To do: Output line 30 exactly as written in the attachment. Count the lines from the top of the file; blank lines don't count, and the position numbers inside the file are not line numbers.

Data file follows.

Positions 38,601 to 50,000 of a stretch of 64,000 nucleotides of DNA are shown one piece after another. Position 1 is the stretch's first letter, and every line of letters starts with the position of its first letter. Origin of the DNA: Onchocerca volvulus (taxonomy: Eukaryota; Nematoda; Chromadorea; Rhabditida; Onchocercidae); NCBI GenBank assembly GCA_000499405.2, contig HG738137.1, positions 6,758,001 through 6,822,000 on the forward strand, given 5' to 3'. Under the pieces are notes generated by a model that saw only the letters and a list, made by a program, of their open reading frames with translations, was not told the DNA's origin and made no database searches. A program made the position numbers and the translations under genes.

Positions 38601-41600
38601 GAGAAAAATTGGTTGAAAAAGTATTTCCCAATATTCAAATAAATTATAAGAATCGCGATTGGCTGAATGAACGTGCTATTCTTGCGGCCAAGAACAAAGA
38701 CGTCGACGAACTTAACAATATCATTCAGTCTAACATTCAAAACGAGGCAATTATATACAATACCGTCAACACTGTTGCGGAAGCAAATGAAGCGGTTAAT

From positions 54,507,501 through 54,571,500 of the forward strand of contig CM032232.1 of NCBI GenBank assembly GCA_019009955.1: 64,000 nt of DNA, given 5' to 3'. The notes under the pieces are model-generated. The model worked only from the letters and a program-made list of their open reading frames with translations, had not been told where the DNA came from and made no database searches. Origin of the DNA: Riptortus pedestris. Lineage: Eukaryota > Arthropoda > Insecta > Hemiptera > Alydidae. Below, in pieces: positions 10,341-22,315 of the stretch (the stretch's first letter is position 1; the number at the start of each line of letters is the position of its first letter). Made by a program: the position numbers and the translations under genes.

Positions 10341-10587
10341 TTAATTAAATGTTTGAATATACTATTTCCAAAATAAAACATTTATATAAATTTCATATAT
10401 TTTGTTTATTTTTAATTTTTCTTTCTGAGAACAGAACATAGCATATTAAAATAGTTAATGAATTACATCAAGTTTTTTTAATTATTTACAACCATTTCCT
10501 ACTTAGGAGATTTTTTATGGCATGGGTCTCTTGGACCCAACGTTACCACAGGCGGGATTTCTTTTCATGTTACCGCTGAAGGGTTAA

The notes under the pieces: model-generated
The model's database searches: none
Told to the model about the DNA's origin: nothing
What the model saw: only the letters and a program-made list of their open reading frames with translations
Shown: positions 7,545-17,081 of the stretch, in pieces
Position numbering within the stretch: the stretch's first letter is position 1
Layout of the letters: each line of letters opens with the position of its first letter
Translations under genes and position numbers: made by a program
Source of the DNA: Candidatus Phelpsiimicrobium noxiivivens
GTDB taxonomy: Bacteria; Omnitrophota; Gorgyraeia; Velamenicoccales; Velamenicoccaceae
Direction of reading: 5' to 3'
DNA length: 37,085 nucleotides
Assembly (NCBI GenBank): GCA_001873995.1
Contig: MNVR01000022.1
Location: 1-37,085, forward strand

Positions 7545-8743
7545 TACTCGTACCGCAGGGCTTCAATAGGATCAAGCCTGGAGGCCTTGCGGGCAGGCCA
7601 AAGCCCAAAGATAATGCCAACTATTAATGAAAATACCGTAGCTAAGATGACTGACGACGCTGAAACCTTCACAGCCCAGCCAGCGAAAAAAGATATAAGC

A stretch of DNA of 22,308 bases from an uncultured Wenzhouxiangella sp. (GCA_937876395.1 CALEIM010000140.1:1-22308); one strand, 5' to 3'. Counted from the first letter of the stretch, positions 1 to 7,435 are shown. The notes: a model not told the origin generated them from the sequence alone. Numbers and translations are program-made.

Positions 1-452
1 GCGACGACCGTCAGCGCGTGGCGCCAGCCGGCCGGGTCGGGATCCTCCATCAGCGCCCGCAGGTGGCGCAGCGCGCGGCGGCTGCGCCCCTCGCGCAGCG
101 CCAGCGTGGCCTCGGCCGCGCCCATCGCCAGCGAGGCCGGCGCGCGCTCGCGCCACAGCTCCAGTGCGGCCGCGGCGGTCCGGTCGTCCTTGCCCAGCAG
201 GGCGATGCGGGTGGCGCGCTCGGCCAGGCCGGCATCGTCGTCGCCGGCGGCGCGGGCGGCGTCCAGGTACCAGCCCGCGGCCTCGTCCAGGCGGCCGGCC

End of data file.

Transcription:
1 GCGACGACCGTCAGCGCGTGGCGCCAGCCGGCCGGGTCGGGATCCTCCATCAGCGCCCGCAGGTGGCGCAGCGCGCGGCGGCTGCGCCCCTCGCGCAGCG